Already a Bloomberg.com user?
Sign in with the same account.
Hotels and rental housing are hit by a resurgence in bedbug infestation—and lawsuits are proving it's not a problem that can be swept under the rug
Rosemary Salinas is a property supervisor for five apartment buildings in San Francisco. The first time she saw a bedbug was in 2004, when one of the tenants in a trendy Marina District building complained about itchy bites from tiny bugs that looked like ticks. Salinas hired a pest control company to treat the unit, the tenant moved out, and that was that—or so she thought.
Only months later did she find out that the primary infestation was actually in the apartment next door and that the bedbugs had spread into the walls, the hallways, and four other apartments in the 28-unit building. Salinas estimates the cleanup cost upwards of $40,000 all told, including a $9,000 payout to one tenant who threatened to sue.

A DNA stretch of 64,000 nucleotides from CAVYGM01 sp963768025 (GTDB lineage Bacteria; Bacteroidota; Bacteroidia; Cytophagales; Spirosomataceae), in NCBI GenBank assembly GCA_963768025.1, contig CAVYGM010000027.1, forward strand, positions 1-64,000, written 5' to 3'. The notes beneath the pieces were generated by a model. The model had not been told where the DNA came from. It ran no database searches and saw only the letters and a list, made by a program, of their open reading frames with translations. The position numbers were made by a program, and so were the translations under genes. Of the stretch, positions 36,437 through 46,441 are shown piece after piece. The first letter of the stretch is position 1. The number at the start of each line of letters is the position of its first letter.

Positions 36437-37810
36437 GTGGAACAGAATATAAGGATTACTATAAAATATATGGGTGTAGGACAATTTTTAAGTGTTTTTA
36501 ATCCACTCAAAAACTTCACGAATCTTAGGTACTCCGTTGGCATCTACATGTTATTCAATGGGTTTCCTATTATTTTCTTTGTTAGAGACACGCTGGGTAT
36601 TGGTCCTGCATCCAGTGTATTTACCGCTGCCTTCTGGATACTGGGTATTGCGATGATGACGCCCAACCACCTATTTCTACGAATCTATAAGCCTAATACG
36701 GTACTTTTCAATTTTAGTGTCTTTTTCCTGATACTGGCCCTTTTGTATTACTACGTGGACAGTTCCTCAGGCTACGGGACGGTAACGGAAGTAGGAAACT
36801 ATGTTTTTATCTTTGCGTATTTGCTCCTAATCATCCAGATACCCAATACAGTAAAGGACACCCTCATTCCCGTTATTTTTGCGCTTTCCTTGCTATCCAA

"It was a nightmare," she says. And it's an increasingly common one. Although the bloodsucking parasites all but disappeared from the U.S. in the 1950s, thanks largely to the now-banned pesticide DDT, pest control companies say bedbug infestations have escalated dramatically over the past decade. Pest control professionals say they've found bedbugs in hospital waiting rooms, movie theaters, schools, on public buses, airplanes, and ships. So far, hotels, nursing homes, and apartment buildings have been among the businesses hardest hit by the nationwide bedbug resurgence.
Bedbugs are more of a nuisance than a health risk. While everyone shudders at the thought of bloodsucking parasites feeding on them at night, bedbugs don't carry any known diseases, and some people don't even react to bedbug bites at all. But because the pests are difficult to get rid of, an infestation can exact a real toll.